Folk music as responsibility: An interview with Aegri Somnia

In the beginning of 2017, Spanish duo Aegri Somnia released one of the most spectacular folk/metal combos heard for years. Rather than the more typical folk metal approach, with basic metal song writing using folk melody riffing, Ad Augusta Per Angusta infuses rather traditional folk music with extremely distorted guitars and other metal elements. Essentially, what they produce is “metallic folk” rather than the other way around, and the result is simply amazing. We sent off a row of questions for Nightmarer and Lady Carrot.

Hi! Let us begin with you briefly introducing yourselves and your backgrounds. What did you do before, and what do you do besides, Aegri Somnia?
Hi, we are Aegri Somnia, a Spanish folk music project. Cristina (aka Lady Carrot) comes from folk music and Oscar (aka Nightmarer) plays with many bands, such as Aversio Humanitatis, Autumnal and As Light Dies.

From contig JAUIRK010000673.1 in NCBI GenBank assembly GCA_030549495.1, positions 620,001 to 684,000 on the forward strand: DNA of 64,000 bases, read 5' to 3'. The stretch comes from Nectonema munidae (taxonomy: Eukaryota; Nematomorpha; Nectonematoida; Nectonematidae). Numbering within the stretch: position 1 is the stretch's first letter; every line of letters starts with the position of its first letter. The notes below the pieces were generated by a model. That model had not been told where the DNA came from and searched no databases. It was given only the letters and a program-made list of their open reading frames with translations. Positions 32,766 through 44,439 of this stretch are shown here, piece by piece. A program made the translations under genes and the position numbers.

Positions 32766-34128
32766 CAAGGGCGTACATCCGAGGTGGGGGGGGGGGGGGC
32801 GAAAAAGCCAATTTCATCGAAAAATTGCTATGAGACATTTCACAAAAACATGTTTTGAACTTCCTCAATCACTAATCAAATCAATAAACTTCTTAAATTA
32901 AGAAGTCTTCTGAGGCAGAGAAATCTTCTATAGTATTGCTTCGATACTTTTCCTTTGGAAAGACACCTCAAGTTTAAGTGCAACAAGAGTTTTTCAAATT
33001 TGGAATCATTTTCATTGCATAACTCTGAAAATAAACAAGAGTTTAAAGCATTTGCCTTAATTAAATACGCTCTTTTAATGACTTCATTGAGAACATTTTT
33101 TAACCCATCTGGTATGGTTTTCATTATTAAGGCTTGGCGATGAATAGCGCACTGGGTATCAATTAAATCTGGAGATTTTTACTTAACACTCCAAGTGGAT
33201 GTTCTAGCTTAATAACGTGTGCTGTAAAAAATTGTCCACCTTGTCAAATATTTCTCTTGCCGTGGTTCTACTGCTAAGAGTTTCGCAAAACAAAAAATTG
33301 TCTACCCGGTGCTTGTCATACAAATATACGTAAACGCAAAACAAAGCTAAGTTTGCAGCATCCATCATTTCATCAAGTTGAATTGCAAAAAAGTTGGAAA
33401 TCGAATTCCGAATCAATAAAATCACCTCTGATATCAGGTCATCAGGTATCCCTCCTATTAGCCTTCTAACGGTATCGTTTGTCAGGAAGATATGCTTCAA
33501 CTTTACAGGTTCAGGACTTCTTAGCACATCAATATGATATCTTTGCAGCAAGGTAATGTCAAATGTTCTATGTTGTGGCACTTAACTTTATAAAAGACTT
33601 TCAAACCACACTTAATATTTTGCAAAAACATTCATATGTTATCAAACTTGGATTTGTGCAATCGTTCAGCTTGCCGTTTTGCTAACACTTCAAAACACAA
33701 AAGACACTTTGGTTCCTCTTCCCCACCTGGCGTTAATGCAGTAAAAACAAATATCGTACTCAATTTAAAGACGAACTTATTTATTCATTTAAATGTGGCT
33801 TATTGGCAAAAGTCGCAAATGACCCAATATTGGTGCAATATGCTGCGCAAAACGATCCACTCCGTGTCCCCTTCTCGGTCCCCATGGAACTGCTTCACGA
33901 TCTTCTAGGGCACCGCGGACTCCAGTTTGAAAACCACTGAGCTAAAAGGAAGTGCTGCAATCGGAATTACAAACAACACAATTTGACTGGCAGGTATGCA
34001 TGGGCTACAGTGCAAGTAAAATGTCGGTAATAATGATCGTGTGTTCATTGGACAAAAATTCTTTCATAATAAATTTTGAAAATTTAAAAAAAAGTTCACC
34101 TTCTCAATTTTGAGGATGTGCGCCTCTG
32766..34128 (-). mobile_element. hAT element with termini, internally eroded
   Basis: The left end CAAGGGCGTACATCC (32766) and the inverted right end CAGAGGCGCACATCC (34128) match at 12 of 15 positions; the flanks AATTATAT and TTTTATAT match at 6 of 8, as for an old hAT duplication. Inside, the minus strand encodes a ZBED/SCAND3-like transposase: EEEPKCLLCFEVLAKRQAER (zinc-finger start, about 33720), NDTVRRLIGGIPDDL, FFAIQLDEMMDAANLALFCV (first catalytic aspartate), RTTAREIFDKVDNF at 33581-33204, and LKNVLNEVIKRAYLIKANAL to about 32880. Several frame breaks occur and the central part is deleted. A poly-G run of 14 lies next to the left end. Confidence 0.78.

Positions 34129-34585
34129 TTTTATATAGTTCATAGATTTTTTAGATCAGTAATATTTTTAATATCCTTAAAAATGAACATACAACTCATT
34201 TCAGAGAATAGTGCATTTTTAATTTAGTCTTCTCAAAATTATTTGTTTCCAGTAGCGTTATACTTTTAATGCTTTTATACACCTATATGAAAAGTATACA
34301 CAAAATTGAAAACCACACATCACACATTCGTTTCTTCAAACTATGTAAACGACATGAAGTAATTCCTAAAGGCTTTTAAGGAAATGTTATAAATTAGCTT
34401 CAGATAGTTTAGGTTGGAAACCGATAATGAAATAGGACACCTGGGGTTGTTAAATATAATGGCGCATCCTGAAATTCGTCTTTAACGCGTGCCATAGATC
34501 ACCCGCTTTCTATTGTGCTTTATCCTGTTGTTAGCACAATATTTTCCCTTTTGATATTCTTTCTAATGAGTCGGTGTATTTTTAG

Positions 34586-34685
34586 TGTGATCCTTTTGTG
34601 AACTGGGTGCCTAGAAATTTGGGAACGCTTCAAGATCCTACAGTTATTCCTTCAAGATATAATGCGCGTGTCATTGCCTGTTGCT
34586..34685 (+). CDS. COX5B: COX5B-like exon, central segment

Your biography describes Aegri Somnia being born in a kitchen in northern Spain, as the two of you began playing a guitar and a Spanish tambourine. How did you proceed from there? How did you go about composing and arranging the songs?
It was the result of an atypical jam session, we really liked the result of mixing black metal chords with Iberian folk so we decided to record some songs. Then we published them and expectations started building among some people.

Did you finish all writing and arranging before going into the studio, or did you write and record the music in a parallel process?